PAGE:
Onlookers Narrowly Avoid NASA Balloon Crash

Scientists at NASA are stoic, Berkeley scientists are stunned and endangered onlookers express relief after a weather balloon destined for the edge of space crashed shortly after takeoff, damaging vehicles but injuring no one.

After announcing a delay in the final launch of the space shuttle program earlier this week, NASA suffered another setback when a giant scientific weather balloon, scheduled to fly high in the earth's atmosphere and laden with expensive technological equipment, crashed during an attempted launch in Australia. An Associated Press video shows the craft barreling across the desert, smashing into the parked cars of onlookers, some who narrowly escaped injury.
Australian news channel ABC interviewed eyewitness Betty Davies, who said she and her husband were sitting in a car next to one smashed by the gondola portion of the craft. "I think if it hadn't have been for the other gentleman's car being there we'd have been somewhere else by now," she said. "We were expecting to be wiped out."
A status report released by NASA confirmed that upon release, the balloon's payload hit the ground and was dragged approximately 150 yards before hitting a fence and sports utility vehicle. A mishap investigation board is being convened. The balloon was attempting to launch the Nuclear Compton Telescope, or NCT, a $2 million gamma-ray telescope from the University of California, in Berkeley. The payload is designed to study astrophysical sources of nuclear line emission with high spectral and spatial resolution.
"Damage to the NCT payload, project assets and area surroundings are currently being assessed," the space agency announced. The Compton imaging serves three purposes: imaging the sky, measuring polarization and very effectively reducing background. NCT's guiding principle is that high efficiency and excellent background reduction are critical for advances in soft gamma-ray sensitivity. It employs a novel Compton telescope design, utilizing twelve 3D imaging, high spectral resolution germanium detectors (GeDs), enclosed on the sides and bottom, and with an overall field-of-view (FOV) of 25 percent of the sky, according to a Berkley mission statement.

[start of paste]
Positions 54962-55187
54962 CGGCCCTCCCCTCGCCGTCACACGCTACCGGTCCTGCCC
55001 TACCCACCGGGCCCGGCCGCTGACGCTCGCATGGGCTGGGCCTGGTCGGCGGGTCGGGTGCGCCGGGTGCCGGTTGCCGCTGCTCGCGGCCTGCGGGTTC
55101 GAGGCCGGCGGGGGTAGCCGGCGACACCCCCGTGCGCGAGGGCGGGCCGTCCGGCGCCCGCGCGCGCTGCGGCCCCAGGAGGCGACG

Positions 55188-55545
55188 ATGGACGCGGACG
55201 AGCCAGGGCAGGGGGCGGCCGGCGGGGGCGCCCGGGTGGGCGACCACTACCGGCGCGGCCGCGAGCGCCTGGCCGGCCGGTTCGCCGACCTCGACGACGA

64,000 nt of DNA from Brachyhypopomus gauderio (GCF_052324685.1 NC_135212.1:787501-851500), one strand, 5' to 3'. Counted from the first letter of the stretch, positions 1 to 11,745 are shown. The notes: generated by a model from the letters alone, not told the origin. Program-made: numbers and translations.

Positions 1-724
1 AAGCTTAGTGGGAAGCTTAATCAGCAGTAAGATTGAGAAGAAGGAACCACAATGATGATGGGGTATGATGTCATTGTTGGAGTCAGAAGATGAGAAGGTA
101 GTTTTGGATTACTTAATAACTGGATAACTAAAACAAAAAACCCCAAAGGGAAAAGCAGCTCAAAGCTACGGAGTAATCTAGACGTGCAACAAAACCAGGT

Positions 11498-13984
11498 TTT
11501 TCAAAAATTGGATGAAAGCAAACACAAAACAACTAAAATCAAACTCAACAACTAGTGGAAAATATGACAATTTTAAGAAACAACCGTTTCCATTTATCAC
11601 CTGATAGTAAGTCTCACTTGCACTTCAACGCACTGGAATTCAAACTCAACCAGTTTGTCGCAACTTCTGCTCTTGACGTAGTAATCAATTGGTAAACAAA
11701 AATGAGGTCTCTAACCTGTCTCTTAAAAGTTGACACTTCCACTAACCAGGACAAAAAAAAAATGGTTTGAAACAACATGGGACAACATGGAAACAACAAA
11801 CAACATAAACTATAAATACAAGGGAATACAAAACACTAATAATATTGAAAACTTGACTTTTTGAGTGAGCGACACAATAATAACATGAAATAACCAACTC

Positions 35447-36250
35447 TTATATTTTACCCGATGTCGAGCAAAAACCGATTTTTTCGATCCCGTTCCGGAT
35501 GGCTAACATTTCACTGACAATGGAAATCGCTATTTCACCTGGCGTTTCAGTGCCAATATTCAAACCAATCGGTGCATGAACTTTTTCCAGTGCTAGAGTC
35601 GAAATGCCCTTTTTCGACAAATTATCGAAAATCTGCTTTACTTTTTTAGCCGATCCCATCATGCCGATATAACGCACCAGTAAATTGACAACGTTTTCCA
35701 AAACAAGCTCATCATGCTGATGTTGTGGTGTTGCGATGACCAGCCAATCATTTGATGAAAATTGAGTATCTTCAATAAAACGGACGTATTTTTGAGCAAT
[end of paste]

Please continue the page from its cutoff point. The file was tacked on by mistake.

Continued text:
An undergraduate student of the NCT project, Eric Bellm, posted his thoughts on the crash on his blog Dispatches from the Field. The blog has since been made private, but some statements are available on cached pages. "It's hard to find words to describe what just happened. We had a complete launch failure and abort, and much of the gondola and its systems were destroyed," he wrote. "Thankfully no one was hurt. A full accounting will have to wait-for now we're just trying to pick up the pieces."
A day following the incident, NASA announced it would provide live coverage of the May 6 launch of the Pad Abort 1 flight test. Pad Abort 1 will be the first fully integrated test of the launch abort system being developed for the Orion crew vehicle. The information gathered through the test will be used to design and develop future systems that provide a safe escape for crews in the event of an emergency.